A MUST WATCH! You can now view the First Waves film, Upstream, online. This film shows the devastating impact that pollution and industry can have on watersheds and outdoors recreation. It also shows the benefits of cleaner water and how First Waves’ students and volunteers are taking an active role in the Greater Johnstown region in order to influence a watershed that extends to Pittsburgh and ultimately the Gulf of Mexico. Upstream is an inspiring showcase of how a group of kids can inspire all of us to get outside and protect the water that connects us all.
The events of the First Waves Johnstown program in July of 2018 imbued a sense of urgency and amplified passion for everyone in attendance. A pollution event upstream of the program site resulted in water that was too tarnished to proceed with the paddleboarding and whitewater activities for local teens. Students that wouldn’t otherwise have the means or opportunities to experience the river were on deck for their first paddling experiences. Instead, they focused on the other aspect of the First Waves workshop – filmmaking. They learned to document what they were experiencing and create a film that could influence others to take an interest in watershed conservation. Their film, Upstream, does exactly that.
When it comes to reporting on environmental topics in Western Pennsylvania, the Allegheny Front radio show is the frontrunner. Naturally, we were ecstatic when digital editor, Andy Kubis, came to cover a First Waves river surfing and filmmaking workshop last July. What she witnessed, however, was a foreboding account of why watershed protection is so vital. As the river turned black before our eyes, there was only one thing for us to do – document the event to instill the urgency of action needed.
Attention Pittsburgh surfers, paddlers, water enthusiasts and adventurers - First Waves and SurfSUP Adventures will be partnering with Patagonia Pittsburgh as they host a Never Town Film Screening with professional surfer, Dan Ross, on Tuesday, October 23! There will be refreshments, food, raffles and more that will all benefit the First Waves program to engage underserved youth in river surfing, watershed conservation and filmmaking! We hope to see you all there!
There’s something about outdoor film festivals that makes you question what you’re capable of. The combination of immaculately captured places, harrowing adventures, and a cast of characters only conjured by sports involving leaps from cliffs, vertical climbs, or skate boards hurdling down mountain roads at 70-mph. But why are these festivals so moving?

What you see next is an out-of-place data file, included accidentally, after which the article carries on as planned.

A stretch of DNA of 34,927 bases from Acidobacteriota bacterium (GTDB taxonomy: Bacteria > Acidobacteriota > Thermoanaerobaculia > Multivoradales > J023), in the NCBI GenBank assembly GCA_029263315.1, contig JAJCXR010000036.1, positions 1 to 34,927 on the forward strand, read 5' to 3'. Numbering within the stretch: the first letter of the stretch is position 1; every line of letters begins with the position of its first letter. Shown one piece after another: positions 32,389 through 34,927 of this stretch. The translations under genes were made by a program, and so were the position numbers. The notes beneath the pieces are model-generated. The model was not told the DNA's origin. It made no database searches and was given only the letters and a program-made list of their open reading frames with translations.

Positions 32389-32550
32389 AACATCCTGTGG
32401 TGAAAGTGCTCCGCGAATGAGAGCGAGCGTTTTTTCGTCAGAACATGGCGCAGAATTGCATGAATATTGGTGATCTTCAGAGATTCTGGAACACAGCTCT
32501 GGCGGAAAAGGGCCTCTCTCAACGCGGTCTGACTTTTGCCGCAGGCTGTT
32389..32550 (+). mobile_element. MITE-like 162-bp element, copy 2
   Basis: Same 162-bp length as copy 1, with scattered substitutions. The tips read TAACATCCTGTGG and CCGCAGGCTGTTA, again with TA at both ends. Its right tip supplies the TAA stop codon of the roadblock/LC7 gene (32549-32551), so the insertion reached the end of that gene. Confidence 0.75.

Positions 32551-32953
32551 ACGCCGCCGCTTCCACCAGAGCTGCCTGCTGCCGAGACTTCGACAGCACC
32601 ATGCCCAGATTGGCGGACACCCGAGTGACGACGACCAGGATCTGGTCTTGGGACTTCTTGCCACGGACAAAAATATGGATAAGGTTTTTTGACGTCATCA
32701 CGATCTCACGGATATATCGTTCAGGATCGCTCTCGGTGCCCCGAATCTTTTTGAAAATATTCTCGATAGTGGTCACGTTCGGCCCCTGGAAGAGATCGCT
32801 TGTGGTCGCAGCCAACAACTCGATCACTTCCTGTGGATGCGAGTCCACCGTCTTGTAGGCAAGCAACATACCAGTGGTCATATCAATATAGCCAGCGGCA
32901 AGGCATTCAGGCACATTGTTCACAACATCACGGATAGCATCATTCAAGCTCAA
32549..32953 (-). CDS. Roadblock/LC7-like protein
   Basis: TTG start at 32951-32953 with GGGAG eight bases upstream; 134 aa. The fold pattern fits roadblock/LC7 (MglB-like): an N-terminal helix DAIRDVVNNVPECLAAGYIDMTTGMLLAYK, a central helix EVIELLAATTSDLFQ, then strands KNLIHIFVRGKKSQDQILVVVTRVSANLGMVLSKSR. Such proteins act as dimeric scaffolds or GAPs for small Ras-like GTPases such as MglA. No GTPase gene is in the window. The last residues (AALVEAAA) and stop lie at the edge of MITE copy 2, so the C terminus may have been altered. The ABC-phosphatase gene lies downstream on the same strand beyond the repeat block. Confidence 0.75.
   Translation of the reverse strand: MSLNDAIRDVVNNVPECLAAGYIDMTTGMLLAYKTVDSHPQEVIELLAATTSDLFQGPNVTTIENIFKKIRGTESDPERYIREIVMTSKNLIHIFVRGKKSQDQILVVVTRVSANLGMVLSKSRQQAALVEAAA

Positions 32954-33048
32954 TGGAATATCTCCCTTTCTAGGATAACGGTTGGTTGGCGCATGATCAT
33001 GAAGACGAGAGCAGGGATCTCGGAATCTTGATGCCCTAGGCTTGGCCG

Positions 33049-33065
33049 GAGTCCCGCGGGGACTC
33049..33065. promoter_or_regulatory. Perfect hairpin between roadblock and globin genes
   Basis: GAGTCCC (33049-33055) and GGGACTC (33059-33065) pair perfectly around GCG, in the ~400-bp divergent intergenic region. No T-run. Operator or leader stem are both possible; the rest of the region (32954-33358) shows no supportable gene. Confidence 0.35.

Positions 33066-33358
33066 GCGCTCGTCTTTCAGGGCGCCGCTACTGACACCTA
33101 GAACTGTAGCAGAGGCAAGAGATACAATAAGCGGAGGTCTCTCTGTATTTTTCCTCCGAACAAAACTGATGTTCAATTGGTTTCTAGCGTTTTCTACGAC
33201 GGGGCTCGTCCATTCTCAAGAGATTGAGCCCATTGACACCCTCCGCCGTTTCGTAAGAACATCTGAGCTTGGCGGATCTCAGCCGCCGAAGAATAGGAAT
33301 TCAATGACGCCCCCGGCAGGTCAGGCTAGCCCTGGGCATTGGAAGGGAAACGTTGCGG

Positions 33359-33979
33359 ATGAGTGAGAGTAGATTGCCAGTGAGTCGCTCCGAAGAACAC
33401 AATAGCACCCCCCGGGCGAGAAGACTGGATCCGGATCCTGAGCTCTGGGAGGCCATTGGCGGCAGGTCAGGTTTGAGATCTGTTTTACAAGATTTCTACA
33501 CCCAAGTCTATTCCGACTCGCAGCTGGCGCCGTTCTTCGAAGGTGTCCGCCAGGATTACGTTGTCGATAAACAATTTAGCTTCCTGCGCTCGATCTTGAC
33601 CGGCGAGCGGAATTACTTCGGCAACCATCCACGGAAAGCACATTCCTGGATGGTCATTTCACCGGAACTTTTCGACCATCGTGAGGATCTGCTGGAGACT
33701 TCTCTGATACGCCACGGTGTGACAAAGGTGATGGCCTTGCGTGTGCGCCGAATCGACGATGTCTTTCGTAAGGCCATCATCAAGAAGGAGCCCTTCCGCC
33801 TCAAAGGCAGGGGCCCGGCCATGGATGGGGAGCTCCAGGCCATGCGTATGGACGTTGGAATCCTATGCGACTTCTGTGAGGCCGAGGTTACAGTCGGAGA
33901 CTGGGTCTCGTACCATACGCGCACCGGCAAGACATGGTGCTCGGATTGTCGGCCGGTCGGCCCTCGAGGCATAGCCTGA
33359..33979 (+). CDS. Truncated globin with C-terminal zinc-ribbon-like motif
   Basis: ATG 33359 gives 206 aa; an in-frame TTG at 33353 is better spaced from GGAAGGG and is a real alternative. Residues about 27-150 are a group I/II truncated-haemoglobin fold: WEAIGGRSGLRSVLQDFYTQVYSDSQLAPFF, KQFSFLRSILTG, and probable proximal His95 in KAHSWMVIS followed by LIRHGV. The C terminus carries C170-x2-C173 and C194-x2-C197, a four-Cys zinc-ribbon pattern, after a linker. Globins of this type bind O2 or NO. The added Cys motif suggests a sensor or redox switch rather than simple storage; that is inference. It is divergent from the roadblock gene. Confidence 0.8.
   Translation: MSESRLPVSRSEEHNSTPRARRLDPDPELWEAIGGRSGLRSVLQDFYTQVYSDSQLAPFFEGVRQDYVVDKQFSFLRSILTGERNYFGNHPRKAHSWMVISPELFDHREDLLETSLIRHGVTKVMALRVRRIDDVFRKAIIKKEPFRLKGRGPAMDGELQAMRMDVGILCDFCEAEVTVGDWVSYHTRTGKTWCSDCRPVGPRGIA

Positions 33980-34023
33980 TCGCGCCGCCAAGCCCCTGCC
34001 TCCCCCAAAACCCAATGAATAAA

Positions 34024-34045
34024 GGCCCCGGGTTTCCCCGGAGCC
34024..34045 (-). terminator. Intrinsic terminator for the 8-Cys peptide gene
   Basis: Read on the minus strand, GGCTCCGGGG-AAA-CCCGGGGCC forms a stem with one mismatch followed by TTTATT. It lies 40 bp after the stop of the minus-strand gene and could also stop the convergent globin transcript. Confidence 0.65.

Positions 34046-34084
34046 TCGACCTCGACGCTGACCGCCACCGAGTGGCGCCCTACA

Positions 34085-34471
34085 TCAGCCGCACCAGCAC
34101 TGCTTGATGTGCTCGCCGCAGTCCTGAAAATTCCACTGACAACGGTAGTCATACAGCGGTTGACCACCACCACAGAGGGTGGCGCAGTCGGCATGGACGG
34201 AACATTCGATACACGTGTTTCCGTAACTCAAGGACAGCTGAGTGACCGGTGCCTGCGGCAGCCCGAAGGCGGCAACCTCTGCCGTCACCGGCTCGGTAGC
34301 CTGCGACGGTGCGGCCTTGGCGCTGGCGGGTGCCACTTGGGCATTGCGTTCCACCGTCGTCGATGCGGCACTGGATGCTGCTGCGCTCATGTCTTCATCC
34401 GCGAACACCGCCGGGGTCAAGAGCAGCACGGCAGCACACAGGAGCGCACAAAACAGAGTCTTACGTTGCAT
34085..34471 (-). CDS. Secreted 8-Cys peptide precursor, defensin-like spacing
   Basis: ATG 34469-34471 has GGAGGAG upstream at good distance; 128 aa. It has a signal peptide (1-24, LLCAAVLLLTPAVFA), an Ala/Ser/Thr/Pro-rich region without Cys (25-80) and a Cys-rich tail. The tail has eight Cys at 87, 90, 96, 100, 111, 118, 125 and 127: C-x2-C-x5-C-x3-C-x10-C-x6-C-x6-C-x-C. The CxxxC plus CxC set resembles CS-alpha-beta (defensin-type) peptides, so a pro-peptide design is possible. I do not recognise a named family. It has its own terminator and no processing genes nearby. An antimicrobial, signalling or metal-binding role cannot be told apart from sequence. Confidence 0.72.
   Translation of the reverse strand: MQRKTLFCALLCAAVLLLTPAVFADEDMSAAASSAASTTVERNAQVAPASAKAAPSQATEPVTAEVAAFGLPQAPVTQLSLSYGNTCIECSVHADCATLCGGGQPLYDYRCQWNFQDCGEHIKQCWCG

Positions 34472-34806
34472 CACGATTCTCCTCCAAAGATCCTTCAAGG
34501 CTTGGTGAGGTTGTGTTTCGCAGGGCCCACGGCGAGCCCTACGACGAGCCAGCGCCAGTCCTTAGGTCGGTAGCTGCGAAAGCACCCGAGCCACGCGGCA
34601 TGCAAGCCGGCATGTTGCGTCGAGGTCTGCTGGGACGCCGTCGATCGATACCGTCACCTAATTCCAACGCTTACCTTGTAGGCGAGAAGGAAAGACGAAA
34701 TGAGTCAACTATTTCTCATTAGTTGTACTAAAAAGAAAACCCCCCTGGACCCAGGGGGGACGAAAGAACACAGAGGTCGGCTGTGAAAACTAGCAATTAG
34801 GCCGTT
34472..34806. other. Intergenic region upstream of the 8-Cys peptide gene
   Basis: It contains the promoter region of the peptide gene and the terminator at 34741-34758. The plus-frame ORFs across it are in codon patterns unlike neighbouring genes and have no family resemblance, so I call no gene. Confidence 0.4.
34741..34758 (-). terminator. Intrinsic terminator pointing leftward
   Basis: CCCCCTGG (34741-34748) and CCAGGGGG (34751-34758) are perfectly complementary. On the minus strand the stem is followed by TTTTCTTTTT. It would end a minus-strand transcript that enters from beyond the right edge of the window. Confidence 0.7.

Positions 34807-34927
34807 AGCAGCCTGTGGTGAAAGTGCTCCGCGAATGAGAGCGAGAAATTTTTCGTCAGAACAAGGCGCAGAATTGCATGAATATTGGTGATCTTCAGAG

The New River Gorge Adventure SUP Race has become the epicenter of whitewater standup paddleboard racing in the Eastern US, but not because of a cash purse (there isn’t one!) or fantastical prizes. Instead, this race has ingrained itself in the hearts of a community that it has helped to grow since its inception in 2011. This year, First Waves has partnered up with Active Southern West Virginia to bring the first Youth SUP race to the Gorge.
Nestled in the urban sprawl of Pittsburgh’s East End, The Mount Ararat Community Activity Center provides innovative programs and experiential learning to the area’s families and youth. Earlier this summer, the Center debuted a new program for a select group of students, part of which involved teaching them to surf in whitewater rivers. While surfing might be the last thing many think of in this landlocked region of Pittsburgh, that is exactly what Mentorship Director, Dr. Charles Howell, has brought to the Center through partnership with a local organization called, First Waves.
The youth participants of First Waves are not passive tourists enjoying a day on the river. They are active citizens shaping the way our society views watersheds and its impact on our daily lives. They are demonstrating how to be involved in cleaning up our rivers, and how to enjoy them. They are setting an example of cleaning up litter instead of perpetuating single-use plastic and its careless disposal. They are the first waves of hope for cleaner water for our communities. Filmed and edited in part by First Waves students, this film tells a small part of their story.
A tremendous thanks to our supporting partners, volunteers, mentors, and instructors. This program would not exist without your dedication to the mission of educating and inspiring our youth to care about our watersheds. Your work ripples on into the future as they take these lessons, skills, confidence, and self-esteem with them.